Psp Manual

Hot Shots Golf: Open Tee

Crispin: Fans of the Hot Shots series on the PlayStation and PS2 know exactly what to expect from Open Tee. The simple, tap-a-button swing meter remains unchanged, as does the look of the supercutesy golfers and their caddies. In fact, if this installment came out on the big consoles, I’d consider it a bore.

But as one of only two on-the-go golf options for the PSP (the other being Tiger Woods), Open Tee is my pick for the game to get. It all comes down to the swing meter. Tiger forces you to use the PSP’s analog nub to swing—a tricky technique I could never quite master. Open Tee’s button-tapping formula just works better, letting you focus on making good shots rather than fighting unpredictable controls.

Unfortunately, Open Tee loses to Tiger in nearly every other department. You can’t customize how your character levels up—particular skills increase automatically after each successful game. And it takes too long to unlock new courses, forcing you to replay the same old holes until you’ve collected enough stars to move on. At least the pace is fast enough that you can finish most matches on one bus ride.

Shawn: Bobbleheads be damned—Open Tee’s Dorf-like duffers wanna be taken for serious golfers, which means you shouldn’t expect goofball modes where there’s a daycare-colored world. Here, practicing passes for a minigame. (Bonus doodads add some drive, but unlocking a single course takes longer than a cartless 18 at Boston behemoth the Pines, so that’s sort of a bad thing, too.)

Open Tee still finds the hole, only it’s somewhere between pick-up-and-play party game and serious golf sim. Its blinking grid marks the lay of the green better than most links games do, without taking the intuition out of putting. Its triple-tap club control beats Tiger’s (PSP) bogey-beckoning touchiness...even if it isn’t as fun.

Jennifer: Golf is a weird sport: Its snoozeworthiness in real life is actually what makes it compelling in videogame form. Repetitive, solitary, mildly scientific, surprisingly addictive—Open Tee is all of these things, and it’ll neither blow you away nor put you to sleep. Instead, it’ll require patience, practice, and occasional poking around in the dark. (You unlock new techniques like super top-spin and high trajectory shots, but after the initial explanation you’ll have to consult the manual for how-tos.) Perhaps a little too much patience is required to unlock courses, as Crispin and Shawn mentioned. But in general, this is a fun little portable outing, especially if you’re not serious enough for Tiger. And I have exactly three words for the golf snobs: unlockable trucker hats.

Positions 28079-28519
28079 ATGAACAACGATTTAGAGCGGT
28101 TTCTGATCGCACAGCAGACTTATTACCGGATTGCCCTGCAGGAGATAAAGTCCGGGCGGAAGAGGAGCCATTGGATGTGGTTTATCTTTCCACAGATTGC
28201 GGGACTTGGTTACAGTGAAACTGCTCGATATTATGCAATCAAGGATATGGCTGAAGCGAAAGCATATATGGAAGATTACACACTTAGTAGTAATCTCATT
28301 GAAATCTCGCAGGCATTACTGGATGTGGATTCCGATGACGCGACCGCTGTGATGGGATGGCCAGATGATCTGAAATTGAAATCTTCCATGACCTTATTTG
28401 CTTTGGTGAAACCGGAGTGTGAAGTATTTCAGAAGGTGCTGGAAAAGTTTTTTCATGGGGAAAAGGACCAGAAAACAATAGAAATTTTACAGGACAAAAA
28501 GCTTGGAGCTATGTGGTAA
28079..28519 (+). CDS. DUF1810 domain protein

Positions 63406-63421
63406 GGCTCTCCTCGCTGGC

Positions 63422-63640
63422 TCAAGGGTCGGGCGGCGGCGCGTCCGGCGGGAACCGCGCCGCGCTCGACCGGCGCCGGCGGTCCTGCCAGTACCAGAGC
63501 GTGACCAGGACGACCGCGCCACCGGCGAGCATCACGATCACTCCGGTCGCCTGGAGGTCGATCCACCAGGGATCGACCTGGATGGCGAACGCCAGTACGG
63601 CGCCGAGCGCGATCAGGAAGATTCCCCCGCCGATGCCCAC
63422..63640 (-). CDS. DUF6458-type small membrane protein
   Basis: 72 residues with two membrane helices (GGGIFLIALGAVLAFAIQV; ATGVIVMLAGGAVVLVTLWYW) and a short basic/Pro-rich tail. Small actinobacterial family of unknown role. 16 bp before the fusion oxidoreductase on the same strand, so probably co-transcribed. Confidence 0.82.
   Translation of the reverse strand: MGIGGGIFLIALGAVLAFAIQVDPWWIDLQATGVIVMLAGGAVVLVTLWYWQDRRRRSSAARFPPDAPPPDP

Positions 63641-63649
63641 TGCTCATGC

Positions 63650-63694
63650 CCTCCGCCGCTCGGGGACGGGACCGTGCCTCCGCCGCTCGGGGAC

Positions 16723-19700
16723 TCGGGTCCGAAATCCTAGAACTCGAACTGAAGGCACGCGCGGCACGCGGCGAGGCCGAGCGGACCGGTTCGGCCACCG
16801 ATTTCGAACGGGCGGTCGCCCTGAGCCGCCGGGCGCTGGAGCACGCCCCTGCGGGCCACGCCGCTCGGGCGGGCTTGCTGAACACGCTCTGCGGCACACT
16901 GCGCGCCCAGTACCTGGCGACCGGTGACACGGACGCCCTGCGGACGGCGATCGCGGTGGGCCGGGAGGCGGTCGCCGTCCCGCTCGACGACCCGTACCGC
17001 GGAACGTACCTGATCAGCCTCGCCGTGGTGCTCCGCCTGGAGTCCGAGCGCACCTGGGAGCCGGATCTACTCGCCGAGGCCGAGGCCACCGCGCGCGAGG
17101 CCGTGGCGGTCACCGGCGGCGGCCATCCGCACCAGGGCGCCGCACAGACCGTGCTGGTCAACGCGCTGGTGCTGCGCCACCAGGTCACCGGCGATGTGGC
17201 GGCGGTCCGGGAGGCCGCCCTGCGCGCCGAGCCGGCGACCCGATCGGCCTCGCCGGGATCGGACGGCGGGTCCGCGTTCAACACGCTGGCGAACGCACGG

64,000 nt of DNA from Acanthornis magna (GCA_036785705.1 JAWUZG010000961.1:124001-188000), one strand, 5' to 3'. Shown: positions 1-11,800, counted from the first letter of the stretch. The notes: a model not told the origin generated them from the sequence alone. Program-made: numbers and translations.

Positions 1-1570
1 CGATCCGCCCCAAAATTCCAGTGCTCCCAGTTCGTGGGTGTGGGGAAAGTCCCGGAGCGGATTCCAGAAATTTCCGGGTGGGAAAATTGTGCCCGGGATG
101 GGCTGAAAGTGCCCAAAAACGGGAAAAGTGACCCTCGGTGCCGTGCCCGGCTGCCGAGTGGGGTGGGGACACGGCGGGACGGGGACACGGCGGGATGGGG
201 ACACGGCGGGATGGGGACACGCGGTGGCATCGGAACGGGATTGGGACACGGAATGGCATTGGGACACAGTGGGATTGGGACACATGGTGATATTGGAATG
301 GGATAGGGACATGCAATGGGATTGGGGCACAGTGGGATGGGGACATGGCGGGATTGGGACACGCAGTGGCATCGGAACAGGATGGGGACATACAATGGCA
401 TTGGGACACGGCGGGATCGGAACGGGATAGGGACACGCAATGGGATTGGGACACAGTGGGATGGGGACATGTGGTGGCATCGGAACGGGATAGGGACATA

Putter Party

If you want to play Open Tee’s multiplayer mode, you better find some PSP-owning buddies who also have the game. Unfortunately, its Wi-Fi-only multiplayer options don’t let players take turns on one system. The bright side: Up to eight players can compete simultaneously in the tournament mode. But with match play still forcing players to take turns, why not just let ’em pass around the same system?

Good: Cinch controls, addicting gameplay

Bad: Takes forever to unlock courses

What We Really Want: A minigolf minigame

The verdicts (out of 10)

Crispin: 7.0

Shawn: 7.0

Jennifer: 7.0

Publisher: Sony CEA

Developer: Clap Hanz

Players: 1 (2-8 via Wi-Fi)

ESRB: Everyone

Copyright © 2005 Ziff Davis Media Inc. All Rights Reserved. Originally appearing in Electronic Gaming Monthly.

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